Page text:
The Venue’s Venue: Big rooms & big data
Chair: Brian Kabatznick, AEG Facilities (UK)
Jenny Blomqvist, Stockholm Globe (SE)
Adrian Doyle, SSE Belfast (UK)
Anne-Marie Harwood, EAA (UK)
Brandon Lucas, Carbon House (US)
Victoria Matthews, Sema4 Consulting (UK)
Kai Müller, Barclaycard Arena (DE)
ILMC kicked off its inaugural Venue Summit with a first look at the most recent annual reports from the UK’s National Arenas Association (NAA) and European Arenas Association (EAA).
The findings, presented by SEC market research manager Anne-Marie Harwood, showed a 4.2% drop in the number of shows in participating venues – 44 of the associations’ 51 members – and an 8.2% decline in attendance compared to 2015.
Last year was tough for music, explained Harwood – ice-hockey matches and Disney on Ice were the arenas’ top draws, with total attendance of ~2.5m and ~994,000, respectively – with the top-three tours (Adele, Muse and Justin Bieber) being attended by roughly 450,000 people apiece. (That compares to 2015's biggest tour, Take That, which drew crowds of more than half a million in the UK alone.)
Attendance for comedy shows also fell, said Harwood: “The only thing that’s growing is ice hockey!”
AEG Facilities’ Brian Kabatznick then presented the results of a survey of various arenas by ILMC in the run-up to the conference, quizzing the venues on their concern over lack of suitable headliners; artist fees and ticket prices; shortage of skills; production costs; and industry consolidation.
Of those topics, only rising artist fees appeared to be a cause for concern, with 9% of venues saying they were extremely worried, 26% very, 31% slightly and 30% moderately worried.
Both Adrian Doyle of SSE Arena Belfast and Kai Müller of Barclaycard Arena in Hamburg said they don’t believe headliners are in short supply, with Doyle commenting that SSE Arena’s 2017 looks “buoyant” and Müller revealing that 22 new acts played the Barclaycard Arena for the first time last year.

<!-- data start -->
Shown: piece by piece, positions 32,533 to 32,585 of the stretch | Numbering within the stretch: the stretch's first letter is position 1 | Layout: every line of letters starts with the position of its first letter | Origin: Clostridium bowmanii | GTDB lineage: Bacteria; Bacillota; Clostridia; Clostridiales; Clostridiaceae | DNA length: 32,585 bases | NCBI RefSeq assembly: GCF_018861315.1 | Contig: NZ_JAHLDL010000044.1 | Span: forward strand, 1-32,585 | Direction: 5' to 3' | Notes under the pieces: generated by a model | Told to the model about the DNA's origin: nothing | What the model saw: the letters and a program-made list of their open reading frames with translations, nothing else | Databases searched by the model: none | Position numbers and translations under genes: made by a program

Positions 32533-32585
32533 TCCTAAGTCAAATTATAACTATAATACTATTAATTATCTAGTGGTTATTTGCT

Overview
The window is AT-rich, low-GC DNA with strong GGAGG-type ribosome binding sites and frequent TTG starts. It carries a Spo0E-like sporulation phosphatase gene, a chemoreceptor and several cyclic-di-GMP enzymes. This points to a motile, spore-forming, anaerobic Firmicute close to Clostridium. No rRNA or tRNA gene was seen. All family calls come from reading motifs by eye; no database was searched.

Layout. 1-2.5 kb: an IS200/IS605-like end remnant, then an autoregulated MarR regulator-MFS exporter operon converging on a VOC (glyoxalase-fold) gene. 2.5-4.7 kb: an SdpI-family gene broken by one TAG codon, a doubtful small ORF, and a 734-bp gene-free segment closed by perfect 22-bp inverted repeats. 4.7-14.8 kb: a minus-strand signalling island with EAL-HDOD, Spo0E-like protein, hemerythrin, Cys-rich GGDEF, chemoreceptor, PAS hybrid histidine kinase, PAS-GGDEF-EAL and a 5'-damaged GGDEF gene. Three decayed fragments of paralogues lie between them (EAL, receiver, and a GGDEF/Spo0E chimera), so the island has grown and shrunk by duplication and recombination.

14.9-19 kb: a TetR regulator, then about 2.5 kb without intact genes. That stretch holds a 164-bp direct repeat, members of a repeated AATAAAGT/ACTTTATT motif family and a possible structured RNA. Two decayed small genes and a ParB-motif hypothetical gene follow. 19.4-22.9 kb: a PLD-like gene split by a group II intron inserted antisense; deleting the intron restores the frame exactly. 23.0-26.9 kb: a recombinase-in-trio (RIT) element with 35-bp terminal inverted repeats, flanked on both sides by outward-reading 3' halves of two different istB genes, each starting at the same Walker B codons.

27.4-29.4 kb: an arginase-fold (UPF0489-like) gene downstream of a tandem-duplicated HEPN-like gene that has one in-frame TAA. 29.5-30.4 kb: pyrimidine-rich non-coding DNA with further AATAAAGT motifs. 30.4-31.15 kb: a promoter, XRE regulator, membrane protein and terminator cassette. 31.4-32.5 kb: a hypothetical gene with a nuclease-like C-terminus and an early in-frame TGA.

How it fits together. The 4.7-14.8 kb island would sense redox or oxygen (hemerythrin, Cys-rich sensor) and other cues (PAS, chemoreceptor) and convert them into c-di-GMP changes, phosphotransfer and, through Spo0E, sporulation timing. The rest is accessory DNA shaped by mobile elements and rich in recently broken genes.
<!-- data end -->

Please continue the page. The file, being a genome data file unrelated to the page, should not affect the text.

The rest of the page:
Kabatznick suggested industry consolidation is no longer an issue, as it’s “happening on a weekly basis, so we’ve become accustomed to that.” He added that the growth of AEG and Live Nation “may have benefited our industry, as you can now speak to one or two people to book tours.”
Brandon Lucas, whose Carbonhouse company develops white-label websites for venues, spoke on the recent hacking of coachella.com and underlined the importance of proper website security. “It’s all about redundancies,” he explained. “Most people have a single firewall; we have multiple firewalls. The firewall is the most important thing.”
He added that Carbonhouse-developed websites are targeted by hackers “every single day.” He revealed that, “in most cases, they don’t want the data from your site – in most cases they want to access your site to attack other people.”
Moving on to political developments, Doyle said the UK’s vote to leave the EU – and the subsequent collapse in the value of the pound – had led to increased competition from arenas in euro-using Dublin, where artists can command higher fees.
He said the SSE Arena Belfast had responded with a renewed focus on customer service. Rather than hiring purely based on skills, he explained, “we interview staff on a set of values. If we get the person right, we can train them up. It’s a person industry.”
Despite a strong few years for music, Müller said Barclaycard Arena is also branching out into new formats, such as e-sports and original programming. “We have a League of Legends competition in April,” he said, “which sold 10,000 tickets on the first day – one of our best on-sales for years.”
Jenny Blomqvist of Stockholm Live, which operates the Tele2 Arena, Ericsson Globe, Hovet and Annexet, spoke on the challenges faced by venues that are also home to a sports team. She said “it’s a privilege to have four sports teams” – two football and two ice-hockey squads – at the arenas, but it also makes it difficult to programme other events. “We also have days for qualification, play-offs… sometimes with only a week’s notice,” she commented, “[and] fans are less interested when the teams are playing badly. But we get lots of confirmed events: it’s guaranteed content.”